June 13, 2024
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World Bank Approves $138.5m for Namibia Renewable Energy

The World Bank has granted a loan of $138.5 million to Namibia’s state-owned power utility, NamPower, to prepare its electricity grid for the integration of renewable energy sources.

The recently approved financing comes from the International Bank for Reconstruction and Development (IBRD) Fund for Innovative Solutions in Global Public Goods and the Green Climate Fund (GCF). The funds will enable NamPower to extend its electricity transmission and storage network, facilitating the large-scale incorporation of renewable energy.

NamPower plans to use part of the investment to build the 458 km Auas-Kokerboom 400 kV transmission line. This high-voltage line will stretch from the 400 kV substation at Kokerboom, near Keetmanshoop, to the Auas substation near the capital, Windhoek. The construction, which will cost $115 million, will run parallel to an existing power line in the south.

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In addition to supporting renewable energy integration, the new transmission line is expected to enhance the stability of NamPower’s grid. The utility will also design, supply, install, and commission a 100 MWh/25 MW battery storage system. This infrastructure is crucial for managing the variability of renewable energy sources and controlling fluctuating imports from Eskom, South Africa’s electricity provider.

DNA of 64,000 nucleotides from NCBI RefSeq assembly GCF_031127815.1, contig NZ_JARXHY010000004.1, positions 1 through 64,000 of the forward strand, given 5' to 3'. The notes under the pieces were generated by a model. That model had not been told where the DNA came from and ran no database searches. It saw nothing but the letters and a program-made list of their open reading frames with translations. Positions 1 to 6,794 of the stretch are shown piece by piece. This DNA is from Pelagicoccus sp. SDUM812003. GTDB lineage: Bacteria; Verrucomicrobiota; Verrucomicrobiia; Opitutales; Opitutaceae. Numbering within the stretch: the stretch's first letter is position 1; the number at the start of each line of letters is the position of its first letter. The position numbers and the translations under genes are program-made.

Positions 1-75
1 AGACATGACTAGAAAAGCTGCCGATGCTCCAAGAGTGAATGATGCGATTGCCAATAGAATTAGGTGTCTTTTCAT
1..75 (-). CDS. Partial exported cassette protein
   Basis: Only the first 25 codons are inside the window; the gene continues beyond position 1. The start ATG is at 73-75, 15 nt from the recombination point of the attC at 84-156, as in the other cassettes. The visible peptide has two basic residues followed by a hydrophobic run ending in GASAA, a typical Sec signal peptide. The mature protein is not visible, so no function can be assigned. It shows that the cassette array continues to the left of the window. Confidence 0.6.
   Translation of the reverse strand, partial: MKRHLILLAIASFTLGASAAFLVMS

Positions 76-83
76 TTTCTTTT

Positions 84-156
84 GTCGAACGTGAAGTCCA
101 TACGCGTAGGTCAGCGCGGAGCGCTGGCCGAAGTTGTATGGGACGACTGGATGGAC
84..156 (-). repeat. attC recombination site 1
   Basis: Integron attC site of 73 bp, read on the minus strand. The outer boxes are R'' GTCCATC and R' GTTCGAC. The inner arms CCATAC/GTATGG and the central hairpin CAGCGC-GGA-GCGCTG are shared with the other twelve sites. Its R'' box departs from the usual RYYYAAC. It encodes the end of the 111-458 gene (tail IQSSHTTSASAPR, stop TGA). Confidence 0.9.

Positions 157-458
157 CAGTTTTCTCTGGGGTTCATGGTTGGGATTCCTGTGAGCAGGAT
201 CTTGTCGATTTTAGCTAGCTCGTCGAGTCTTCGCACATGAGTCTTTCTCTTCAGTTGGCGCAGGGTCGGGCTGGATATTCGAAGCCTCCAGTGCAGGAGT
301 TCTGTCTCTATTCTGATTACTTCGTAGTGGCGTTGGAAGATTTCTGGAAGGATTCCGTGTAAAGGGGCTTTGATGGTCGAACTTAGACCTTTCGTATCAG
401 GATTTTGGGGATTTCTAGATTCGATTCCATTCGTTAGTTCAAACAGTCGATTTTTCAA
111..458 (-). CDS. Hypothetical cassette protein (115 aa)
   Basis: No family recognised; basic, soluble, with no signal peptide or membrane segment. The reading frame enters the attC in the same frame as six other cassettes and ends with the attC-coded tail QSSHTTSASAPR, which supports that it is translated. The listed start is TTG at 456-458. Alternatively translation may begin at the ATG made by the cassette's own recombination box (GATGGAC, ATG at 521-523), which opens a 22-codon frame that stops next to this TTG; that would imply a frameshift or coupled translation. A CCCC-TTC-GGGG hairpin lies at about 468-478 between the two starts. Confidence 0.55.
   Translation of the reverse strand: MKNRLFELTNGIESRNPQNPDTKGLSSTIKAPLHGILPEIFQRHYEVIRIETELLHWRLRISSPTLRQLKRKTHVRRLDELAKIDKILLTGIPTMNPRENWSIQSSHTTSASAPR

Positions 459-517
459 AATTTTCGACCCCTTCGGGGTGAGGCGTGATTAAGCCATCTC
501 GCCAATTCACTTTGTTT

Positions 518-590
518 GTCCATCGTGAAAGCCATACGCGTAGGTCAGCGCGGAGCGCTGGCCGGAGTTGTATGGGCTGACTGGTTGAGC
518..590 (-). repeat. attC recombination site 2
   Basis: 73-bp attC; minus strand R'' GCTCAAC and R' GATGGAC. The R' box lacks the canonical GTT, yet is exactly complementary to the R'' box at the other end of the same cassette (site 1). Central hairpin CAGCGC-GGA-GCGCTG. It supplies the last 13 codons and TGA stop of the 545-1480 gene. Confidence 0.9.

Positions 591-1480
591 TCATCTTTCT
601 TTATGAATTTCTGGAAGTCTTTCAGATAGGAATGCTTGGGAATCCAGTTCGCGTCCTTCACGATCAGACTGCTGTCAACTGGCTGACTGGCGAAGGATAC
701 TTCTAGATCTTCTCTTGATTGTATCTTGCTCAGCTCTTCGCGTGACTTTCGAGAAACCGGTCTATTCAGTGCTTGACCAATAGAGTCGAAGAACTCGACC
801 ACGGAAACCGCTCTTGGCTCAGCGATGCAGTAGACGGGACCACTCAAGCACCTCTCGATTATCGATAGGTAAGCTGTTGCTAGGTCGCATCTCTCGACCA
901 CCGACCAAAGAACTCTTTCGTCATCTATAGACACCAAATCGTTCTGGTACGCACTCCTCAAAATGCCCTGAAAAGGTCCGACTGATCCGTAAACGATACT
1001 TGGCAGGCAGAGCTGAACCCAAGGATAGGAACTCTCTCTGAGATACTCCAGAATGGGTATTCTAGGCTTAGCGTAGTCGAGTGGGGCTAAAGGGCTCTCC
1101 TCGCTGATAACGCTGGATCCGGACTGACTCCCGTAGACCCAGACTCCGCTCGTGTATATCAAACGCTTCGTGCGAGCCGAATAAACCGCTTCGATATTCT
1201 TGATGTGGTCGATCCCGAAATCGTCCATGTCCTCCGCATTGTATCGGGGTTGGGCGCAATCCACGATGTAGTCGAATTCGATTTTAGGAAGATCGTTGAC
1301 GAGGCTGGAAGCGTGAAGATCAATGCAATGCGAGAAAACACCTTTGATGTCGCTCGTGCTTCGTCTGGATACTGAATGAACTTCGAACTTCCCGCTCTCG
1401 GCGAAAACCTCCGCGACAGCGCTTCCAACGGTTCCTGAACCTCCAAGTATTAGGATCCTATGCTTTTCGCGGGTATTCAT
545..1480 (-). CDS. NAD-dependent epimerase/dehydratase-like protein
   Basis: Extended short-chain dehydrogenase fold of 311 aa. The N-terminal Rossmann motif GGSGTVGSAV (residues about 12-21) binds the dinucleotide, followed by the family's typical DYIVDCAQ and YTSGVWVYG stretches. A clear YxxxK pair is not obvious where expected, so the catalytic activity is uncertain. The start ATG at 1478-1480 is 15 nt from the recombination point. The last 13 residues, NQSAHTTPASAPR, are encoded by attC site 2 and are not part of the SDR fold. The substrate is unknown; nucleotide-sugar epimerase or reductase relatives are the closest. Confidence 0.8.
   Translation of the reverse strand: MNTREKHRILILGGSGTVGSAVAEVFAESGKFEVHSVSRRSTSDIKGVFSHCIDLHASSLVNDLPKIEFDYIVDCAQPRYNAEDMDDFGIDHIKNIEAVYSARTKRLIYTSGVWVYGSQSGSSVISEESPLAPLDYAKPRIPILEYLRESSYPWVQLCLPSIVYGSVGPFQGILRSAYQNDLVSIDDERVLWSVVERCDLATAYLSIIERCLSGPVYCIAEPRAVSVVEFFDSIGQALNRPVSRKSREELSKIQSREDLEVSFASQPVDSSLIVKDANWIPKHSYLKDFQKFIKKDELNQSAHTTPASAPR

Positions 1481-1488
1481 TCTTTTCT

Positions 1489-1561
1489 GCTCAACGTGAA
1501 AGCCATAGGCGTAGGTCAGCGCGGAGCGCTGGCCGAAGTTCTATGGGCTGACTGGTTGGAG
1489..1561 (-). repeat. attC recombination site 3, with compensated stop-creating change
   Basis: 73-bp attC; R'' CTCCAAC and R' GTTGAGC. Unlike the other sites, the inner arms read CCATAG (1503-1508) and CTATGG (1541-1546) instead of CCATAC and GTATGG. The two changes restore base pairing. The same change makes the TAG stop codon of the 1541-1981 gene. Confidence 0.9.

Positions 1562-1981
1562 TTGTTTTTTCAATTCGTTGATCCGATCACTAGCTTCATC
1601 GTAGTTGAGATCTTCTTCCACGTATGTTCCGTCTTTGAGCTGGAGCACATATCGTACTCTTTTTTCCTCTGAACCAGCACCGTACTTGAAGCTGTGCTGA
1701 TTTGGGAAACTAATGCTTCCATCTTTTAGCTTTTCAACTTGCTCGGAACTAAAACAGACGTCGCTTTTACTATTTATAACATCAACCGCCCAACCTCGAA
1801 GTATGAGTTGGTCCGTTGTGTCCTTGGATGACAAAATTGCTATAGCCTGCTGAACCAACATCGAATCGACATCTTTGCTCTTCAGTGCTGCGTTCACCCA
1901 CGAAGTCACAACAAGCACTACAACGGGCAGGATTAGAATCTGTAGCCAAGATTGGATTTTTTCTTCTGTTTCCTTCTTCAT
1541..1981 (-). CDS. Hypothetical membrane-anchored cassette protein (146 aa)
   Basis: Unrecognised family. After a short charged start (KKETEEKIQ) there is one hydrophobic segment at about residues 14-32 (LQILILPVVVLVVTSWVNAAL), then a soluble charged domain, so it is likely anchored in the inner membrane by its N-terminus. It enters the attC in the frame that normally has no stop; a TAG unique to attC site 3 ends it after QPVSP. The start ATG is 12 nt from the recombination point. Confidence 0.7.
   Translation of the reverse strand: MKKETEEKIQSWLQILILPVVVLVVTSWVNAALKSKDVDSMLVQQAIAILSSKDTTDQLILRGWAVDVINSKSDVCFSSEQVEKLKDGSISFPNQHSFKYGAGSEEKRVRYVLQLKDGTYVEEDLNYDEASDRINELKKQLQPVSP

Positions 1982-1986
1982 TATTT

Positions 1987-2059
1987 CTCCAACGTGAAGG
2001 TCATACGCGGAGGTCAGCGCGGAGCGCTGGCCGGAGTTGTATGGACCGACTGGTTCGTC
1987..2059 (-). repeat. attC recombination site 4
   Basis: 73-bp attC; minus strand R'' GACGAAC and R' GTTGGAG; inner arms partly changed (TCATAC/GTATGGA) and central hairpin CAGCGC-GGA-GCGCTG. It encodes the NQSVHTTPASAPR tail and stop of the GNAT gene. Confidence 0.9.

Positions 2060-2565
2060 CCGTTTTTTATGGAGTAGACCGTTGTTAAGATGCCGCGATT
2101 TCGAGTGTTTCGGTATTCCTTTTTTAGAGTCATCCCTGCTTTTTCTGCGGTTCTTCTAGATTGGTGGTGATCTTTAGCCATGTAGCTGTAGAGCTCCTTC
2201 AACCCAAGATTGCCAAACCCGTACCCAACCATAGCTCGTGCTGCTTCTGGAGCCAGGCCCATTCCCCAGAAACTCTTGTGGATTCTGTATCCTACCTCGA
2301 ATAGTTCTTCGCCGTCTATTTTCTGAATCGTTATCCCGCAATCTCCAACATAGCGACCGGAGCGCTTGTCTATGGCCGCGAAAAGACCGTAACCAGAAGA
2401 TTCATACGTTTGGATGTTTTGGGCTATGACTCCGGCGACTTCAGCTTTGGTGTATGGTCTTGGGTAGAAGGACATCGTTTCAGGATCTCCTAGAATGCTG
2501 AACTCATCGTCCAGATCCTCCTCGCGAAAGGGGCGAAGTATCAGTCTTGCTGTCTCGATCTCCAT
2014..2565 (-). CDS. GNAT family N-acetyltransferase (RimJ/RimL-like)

NamPower’s Managing Director, Kahenge Simson Haulofu, explained that a second utility-scale battery storage system will be developed and integrated into the transmission network to support renewable energy projects. These investments according to Africa Energy Portal, are anticipated to advance Namibia towards sustainable development by leveraging its abundant renewable energy resources.

Namibia, with its immense solar potential, enjoys 10 hours of sunshine daily for 300 days a year, according to the World Economic Forum (WEF). Despite this potential, the country’s installed renewable capacity currently accounts for just over 30% of its total production, which is estimated at 690 MW.

These strategic investments in transmission and storage infrastructure are expected to significantly boost the share of renewables in Namibia’s energy mix, supporting the country’s sustainable development goals.

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